UK results: Conservatives win majority

After 650 of 650 seats declared
UK results
Party Conservative Labour Scottish National Party Liberal Democrat Democratic Unionist Party Others
Seats 365 203 48 11 8 15
Change +47 -59 +13 -1 -2 +2

Croydon South

Parliamentary constituency



  1. Conservative
    Chris Philp
    • Votes: 30,985
    • Vote share %: 52.2
    • Vote share change: -2.2
  2. Labour
    Olga Fitzroy
    • Votes: 18,646
    • Vote share %: 31.4
    • Vote share change: -4.4
  3. Liberal Democrat
    Anna Jones
    • Votes: 7,503
    • Vote share %: 12.6
    • Vote share change: +6.9
  4. Green
    Peter Underwood
    • Votes: 1,782
    • Vote share %: 3.0
    • Vote share change: +1.2
  5. UKIP
    Kathleen Garner
    • Votes: 442
    • Vote share %: 0.7
    • Vote share change: -1.1

Change compared with 2017


  • CON majority: 12,339
  • Registered voters: 83,982
  • % share:
  • Change since 2017: -2.7

Vote share

Party % share
Conservative 52.2%
Labour 31.4%
Liberal Democrat 12.6%
Green 3.0%
UKIP 0.7%

Vote share change since 2017

  • Liberal Democrat +6.9 Gained
  • Green +1.2 Gained
  • UKIP -1.1 Lost
  • Conservative -2.2 Lost
  • Labour -4.4 Lost

Find a constituency

Find a constituency

Latest updates

Croydon South: Conservative hold

Chris Philp has been re-elected as the MP for Croydon South, with an increased majority.

The Conservative candidate beat Labour's Olga Fitzroy by 12,339 votes, 933 more votes than the majority at the 2017 election.

Anna Jones of the Liberal Democrats came third and the Green Party's Peter Underwood came fourth.

Voter turnout was down by 2.7 percentage points since the last general election.

More than 59,000 people, 70.7% of those eligible to vote, went to polling stations across the area on Thursday, in the first December general election since 1923.

Two of the five candidates, Peter Underwood (Green) and Kathleen Garner (UKIP) lost their £500 deposits after failing to win 5% of the vote.

This story was created using some automation.

Campaign for Croydon City

PA Media
Stormzy hails from Croydon

For over half a century the outer London borough has been trying to secure city status.

Greater London, not officially a city, contains two official cities within it already - London and Westminster.

Croydon has been knocked back by the Home Office four times, in 1954, and then again in 2000, 2002 and 2012.

With an estimated 383,000 residents Croydon has a larger population than Newcastle or Wolverhampton, and is the largest London borough by population.

Croydon already acts like a city. Home to the BRIT School it has also produced Stormzy, Kate Moss, Bill Nighy and Wilfred Zaha.

London's only tram network runs right through it, taking nearly 30m passengers a year.

The arrival of Westfield and the Boxpark even show evidence of increasing gentrification.

How much longer before Croydon becomes a city in its own right?

Croydon is London's second most violent borough

Man holding a knife
Getty Images

Croydon is London's second most violent borough according to latest Metropolitan Police figures.

In the last 12 months there were 3,480 recorded incidents of violent crimes resulting in an injury.

Only Lambeth, which shares a border with Croydon, saw more violence this year.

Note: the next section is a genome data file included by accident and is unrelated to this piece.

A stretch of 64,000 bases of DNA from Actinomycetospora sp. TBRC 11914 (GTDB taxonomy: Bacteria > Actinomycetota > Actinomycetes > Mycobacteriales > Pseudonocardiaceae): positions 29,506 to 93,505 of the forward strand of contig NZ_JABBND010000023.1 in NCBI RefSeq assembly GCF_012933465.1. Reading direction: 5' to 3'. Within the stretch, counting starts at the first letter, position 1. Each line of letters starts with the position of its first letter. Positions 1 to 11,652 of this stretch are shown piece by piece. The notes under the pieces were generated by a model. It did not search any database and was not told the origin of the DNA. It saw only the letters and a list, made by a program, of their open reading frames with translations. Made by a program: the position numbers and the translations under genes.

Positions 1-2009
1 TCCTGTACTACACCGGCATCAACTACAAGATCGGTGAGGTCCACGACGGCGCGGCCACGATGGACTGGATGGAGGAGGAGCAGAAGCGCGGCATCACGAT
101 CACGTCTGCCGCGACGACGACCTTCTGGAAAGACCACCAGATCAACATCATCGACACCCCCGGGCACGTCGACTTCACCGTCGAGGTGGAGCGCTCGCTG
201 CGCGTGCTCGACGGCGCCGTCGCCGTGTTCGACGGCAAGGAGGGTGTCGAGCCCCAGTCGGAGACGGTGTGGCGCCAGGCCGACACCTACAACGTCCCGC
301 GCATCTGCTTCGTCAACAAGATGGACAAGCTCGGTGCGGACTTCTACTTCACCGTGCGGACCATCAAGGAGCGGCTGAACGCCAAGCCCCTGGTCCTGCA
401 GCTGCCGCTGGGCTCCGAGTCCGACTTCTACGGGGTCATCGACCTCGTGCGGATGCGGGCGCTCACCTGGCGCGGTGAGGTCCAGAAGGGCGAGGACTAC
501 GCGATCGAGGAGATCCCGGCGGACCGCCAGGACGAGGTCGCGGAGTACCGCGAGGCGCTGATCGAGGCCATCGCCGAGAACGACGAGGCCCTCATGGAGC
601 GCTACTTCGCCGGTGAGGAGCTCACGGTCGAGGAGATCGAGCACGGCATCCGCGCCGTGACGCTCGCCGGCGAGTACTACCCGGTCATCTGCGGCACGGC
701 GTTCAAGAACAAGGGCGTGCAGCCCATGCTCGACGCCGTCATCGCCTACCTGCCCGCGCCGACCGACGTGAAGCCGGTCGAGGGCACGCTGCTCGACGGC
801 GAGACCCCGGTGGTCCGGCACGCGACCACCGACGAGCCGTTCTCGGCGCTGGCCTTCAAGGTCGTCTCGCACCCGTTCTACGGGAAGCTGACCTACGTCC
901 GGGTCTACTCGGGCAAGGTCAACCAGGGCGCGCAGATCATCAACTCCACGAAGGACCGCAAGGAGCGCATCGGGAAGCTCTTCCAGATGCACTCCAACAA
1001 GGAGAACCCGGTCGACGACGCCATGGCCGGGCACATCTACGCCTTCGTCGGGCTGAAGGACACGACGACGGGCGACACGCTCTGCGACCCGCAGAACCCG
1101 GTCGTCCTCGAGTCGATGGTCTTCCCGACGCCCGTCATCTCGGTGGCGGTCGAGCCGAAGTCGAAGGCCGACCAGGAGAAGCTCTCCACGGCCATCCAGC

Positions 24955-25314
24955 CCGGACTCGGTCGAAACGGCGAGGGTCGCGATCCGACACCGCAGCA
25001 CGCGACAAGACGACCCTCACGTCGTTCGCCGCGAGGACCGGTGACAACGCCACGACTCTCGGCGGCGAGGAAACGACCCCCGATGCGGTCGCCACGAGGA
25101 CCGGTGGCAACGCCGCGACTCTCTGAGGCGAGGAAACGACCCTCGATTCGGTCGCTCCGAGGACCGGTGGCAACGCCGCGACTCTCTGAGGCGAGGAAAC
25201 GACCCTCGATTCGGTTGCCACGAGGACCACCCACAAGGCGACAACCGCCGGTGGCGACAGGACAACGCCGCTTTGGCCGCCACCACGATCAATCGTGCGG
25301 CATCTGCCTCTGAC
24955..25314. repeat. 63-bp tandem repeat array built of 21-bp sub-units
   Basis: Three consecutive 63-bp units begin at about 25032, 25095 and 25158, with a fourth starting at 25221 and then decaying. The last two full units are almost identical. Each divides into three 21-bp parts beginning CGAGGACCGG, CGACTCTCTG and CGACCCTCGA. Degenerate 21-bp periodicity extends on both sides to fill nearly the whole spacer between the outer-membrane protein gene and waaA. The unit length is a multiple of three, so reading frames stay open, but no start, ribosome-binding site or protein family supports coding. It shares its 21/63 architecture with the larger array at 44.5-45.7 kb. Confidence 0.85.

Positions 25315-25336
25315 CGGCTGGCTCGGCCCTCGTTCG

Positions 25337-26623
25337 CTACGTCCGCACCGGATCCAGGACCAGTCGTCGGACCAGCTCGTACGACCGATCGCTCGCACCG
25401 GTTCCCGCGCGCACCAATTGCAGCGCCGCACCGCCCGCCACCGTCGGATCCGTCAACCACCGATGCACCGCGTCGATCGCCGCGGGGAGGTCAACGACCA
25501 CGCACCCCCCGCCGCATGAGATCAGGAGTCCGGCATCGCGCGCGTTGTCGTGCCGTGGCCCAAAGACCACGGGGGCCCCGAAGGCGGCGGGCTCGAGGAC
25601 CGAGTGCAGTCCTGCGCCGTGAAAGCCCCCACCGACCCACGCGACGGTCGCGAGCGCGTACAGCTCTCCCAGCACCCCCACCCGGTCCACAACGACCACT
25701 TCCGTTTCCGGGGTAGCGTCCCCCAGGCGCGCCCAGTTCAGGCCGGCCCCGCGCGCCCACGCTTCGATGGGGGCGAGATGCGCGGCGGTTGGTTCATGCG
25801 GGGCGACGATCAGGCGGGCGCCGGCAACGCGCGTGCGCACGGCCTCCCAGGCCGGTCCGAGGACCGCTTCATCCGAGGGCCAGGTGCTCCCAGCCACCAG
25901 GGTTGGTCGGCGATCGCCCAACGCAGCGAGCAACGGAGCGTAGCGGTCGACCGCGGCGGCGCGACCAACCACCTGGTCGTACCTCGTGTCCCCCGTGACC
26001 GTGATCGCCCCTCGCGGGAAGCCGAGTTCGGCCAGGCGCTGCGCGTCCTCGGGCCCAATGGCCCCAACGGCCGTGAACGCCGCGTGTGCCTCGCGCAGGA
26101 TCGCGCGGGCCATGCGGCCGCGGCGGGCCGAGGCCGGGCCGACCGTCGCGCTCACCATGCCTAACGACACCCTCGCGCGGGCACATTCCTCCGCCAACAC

Last year Croydon saw five murders, an average amount in a city which saw 136 across the whole of London.

Recorded knife crime also appears to be dropping. Last year there were 504 knife related crimes recorded in Croydon, a 17% drop compared to the year before.

Croydon's gun crime has dropped by a quarter in the last year, with recording 101 gun crimes between November 2018 and October 2019 - the latest figures available. The 12 months before this saw 136 gun crimes recorded in Croydon.

Who is standing in Croydon South?

Croyon South

These are the candidates standing for election in Croydon South.

You can see how the constituency voted in previous elections here.

Westfield comes to Croydon

Croydon Wesfield

A new £1.4bn shopping centre has been in the pipeline for Croydon for nearly a decade.

Westfield proposed a new flagship store in 2012, forming a partnership with developers Hammerson the following year.

The scheme was approved by Croydon Council in November 2017, but due to the size of the scheme it had to be scrutinised by the Mayor of London.

Sadiq Khan rubber-stamped the project approved by the Mayor of London in January 2018.

Mr Khan said the mall - a joint venture by Westfield and Hammerson - will "unlock Croydon's potential".

The south London shopping centre will replace the existing Whitgift Centre and create 7,000 jobs.

Work to demolish the existing Whitgift Centre will begin later this year, with Westfield Croydon aiming to be open by 2022.

Croydon: The Bellwether borough

Croydon town centre

Croydon was once London's bellwether seat.

Between 1979 and 2005 the party that won Croydon Central won the general election.

Since then politics has become more complicated, with coalitions and hung parliaments.

But the borough of Croydon remains resolutely middle of the road. The borough tends to be fairly close to the London average for unemployment, child poverty and education indicators.

As a whole Croydon voted 54.3% in favour of Remain in the EU Referendum.

But pick beneath the surface and it's more complicated. One of the three parliamentary constituencies, Croydon Central, voted to leave - if only by the finest of margins

And one ward, Ashburton, split 50-50 exactly, with both Leave and Remain getting 3,885 votes.